Obfs4 bridges are blocked in Iran, private snowflake or meeklite bridge?

As obfs4 bridges don’t work anymore in Iran (since months ago), can have the circumvention technology of the snowflake in obfs4? or, can we create a snowflake private server which gives us a bridge line? or, can we give a tor snowflake client to use a specif IP instead of requesting one from the broker?
Could it be the problem of fingerprinting in obfs4 that is used for blocking?
I knew that there is a meeklite in obfs4, but I don’t know how to use it to create a server. Also, I don’t see it in tor clients bridge options.

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Snowflake appears to be getting blocked in Iran as well.

For what purpose? What is it about conventional obfs4 bridges that is better than it is in Snowflake?
The circumvention technology of Snowflake is that there are much more of them than obfs4 bridges, and that it uses DTLS transport instead of obfs4, and ICE. I think obfs4 in general is better than DTLS, because it should be harder to block. Which is why I think the opposite (using obfs4 transport in Snowflake) would make more sense.

Again, why do you want that? Is the broker blocked?
The Snowflake technology pretty much requires you to use a broker because the proxies are ephemeral (non-static, they change quickly). And because in order to establish a WebRTC connection you and the proxy need to exchange two messages (it’s called signaling in WebRTC), so there needs to be some relatively low latency (we’re talking at most minutes) intermediary, off-band communication channel between you and the proxy.

Maybe

Not sure what you mean. As far as I’m aware meek is a type of bridge that you connect to through domain-fronting, so I don’t think such bridge can be created by regular individuals. I might be not understanding it fully though.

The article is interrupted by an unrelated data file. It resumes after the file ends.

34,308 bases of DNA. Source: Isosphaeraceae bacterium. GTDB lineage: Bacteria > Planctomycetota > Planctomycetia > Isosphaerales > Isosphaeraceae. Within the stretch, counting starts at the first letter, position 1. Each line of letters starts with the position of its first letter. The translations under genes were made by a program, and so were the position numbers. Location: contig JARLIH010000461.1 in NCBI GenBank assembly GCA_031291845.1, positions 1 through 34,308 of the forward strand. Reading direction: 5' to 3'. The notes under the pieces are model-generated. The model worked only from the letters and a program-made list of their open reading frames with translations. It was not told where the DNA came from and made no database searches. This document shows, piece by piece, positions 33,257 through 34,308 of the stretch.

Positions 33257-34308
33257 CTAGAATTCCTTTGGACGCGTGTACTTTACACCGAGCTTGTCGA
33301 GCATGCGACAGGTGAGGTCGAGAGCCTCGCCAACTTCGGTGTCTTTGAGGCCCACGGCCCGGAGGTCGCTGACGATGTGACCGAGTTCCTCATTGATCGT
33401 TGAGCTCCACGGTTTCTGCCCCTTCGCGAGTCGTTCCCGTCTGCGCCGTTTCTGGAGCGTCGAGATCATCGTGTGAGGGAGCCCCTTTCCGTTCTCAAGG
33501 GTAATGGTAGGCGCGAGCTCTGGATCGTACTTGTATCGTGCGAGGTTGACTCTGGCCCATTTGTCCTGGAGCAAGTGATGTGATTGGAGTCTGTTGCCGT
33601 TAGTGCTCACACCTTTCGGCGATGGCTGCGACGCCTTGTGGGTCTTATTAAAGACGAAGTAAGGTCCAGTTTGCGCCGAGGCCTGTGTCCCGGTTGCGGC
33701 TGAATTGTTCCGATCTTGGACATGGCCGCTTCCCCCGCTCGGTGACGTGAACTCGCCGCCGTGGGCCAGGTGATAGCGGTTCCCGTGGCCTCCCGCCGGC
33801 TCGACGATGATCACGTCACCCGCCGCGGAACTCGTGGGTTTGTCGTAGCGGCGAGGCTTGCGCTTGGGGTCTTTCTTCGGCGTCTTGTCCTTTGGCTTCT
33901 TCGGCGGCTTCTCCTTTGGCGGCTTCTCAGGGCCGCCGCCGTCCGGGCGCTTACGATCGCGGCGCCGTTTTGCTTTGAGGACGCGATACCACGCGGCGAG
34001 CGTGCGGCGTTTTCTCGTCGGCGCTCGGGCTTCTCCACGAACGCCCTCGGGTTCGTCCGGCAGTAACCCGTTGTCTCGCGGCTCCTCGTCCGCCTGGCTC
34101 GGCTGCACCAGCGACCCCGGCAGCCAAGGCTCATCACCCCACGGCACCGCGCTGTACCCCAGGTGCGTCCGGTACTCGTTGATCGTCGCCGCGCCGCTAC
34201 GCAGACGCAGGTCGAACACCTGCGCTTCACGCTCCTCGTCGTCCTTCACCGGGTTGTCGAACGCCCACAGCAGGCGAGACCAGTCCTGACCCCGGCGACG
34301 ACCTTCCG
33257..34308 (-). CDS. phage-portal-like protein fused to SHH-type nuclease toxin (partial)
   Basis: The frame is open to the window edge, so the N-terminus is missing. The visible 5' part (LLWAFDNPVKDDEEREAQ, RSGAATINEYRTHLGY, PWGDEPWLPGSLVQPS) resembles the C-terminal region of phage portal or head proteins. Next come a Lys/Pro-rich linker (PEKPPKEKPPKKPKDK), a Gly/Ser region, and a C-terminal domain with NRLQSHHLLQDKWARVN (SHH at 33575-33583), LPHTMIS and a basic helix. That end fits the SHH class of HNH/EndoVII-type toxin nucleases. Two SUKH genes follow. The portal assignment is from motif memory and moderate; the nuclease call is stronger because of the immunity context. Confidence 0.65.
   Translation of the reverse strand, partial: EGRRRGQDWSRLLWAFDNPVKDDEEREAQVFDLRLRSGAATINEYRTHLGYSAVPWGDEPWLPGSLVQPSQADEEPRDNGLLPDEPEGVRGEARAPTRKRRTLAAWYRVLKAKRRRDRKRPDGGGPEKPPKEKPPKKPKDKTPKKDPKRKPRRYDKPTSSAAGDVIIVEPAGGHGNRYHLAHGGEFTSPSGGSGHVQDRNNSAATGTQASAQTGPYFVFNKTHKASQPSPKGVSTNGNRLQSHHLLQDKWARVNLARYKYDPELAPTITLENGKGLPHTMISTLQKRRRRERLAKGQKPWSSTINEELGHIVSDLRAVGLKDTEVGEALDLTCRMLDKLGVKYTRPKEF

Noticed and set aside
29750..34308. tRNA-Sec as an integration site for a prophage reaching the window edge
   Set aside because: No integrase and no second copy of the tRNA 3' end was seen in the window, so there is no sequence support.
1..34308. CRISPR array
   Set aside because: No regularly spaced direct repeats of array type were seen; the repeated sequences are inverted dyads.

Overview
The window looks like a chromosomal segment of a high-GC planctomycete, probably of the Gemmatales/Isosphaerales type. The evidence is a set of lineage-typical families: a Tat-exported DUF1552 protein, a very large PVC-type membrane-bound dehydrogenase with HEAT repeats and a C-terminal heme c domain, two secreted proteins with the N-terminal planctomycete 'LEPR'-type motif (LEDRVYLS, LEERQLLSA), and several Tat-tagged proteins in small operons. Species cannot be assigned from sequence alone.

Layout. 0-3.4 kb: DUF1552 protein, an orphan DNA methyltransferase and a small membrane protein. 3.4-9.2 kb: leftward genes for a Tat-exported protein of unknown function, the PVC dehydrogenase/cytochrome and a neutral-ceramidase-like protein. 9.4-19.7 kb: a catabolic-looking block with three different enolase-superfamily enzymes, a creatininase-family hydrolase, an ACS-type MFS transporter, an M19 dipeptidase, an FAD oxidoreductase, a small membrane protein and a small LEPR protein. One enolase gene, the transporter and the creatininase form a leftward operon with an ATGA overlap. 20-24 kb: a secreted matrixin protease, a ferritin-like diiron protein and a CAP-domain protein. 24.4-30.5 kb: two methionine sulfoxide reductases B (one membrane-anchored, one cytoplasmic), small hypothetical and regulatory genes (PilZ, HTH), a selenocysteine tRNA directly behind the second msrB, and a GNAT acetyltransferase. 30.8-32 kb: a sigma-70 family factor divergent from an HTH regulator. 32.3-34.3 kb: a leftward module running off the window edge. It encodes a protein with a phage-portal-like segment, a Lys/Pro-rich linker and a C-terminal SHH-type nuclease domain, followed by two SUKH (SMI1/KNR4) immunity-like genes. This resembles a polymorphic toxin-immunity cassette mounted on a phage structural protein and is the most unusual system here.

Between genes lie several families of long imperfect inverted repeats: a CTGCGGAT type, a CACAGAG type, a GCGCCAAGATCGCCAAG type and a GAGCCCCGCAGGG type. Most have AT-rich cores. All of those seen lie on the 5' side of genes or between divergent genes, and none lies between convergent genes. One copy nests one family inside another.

For more about censorship in Iran you can try lurking the chat.

obfs is blocked, v2ray based/supported methods like VLESS and Trojan can connect, but they are badly throttled and we could not even open a website since a couple of weeks ago; meanwhile, Orbot and Tor with snowflake remained the only option of circumvention specially on the mobile devices.
I don’t have any evidence that Snowflake is blocked in Iran, unless there were a shutdown.

I can’t say anything about prons/cons of the “obfs4” vs “DTLS of snowflake”. What I need is to provide a snowflake private bridge for me and friends so that when the broker or stun services got blocked, we can use our bridge since it has a static IP. Indeed we want to use a private snowflake proxy that we built for ourselves and we consider it very stable and fast (since it is not run by a regular user via browser extension). We would like to take the risk of the fact that our server can be identified and got blocked after a while as we can buy another IP.

Fortunately they are working for now and we thank you all for this.
Honestly I need to rephrase my question/request here:
What is the problem with other technologies that we have here for example, comparing to Tor with Snowflake?
They are using TLS, they are using a chrom or firefox or random TLS fingerprint; but why snowflake connections did not experience and are not experiencing such a throttling?

See this transports/meeklite · main · The Tor Project / Anti-censorship / Pluggable Transports / obfs4 · GitLab

Seconding @free-the-internet my standalone proxy is still getting 400+ connections/hour at most times except the middle of the night and the vast majority are IR.

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Sorry, I meant that it was getting blocked, and it appears that in some cases it works, in others it doesn’t. See this issue, and chat logs: 1, 2.

Yes, it is possible to set up your own broker and make proxies and the client use it, and you can configure your own STUN servers. See The Tor Project / Anti-censorship / Pluggable Transports / Snowflake · GitLab - there’s a README in each directory, you can configure that stuff with command line arguments. In the Tor Browser you check how the built-in Snowflake bridge line looks and modify it accordingly (“Add a bridge manually”). And you can set up a broker and a proxy on the same machine as well, if you want to.
image

What I think would make more sense in case of the broker getting blocked (keep in mind that the connection to it is domain-fronted) is creating a proxy that lets you reach the broker, and modifying the client’s bridge line.

Here’s a discussion about alternative broker/signaling channels.

I haven’t heard of that, so I’ll let someone else answer it. This sounds strange.

As we expected, it was a fingerprinting problem which is resolved by mimicking the Firefox, Chrome, etc ClientHello fingerprint.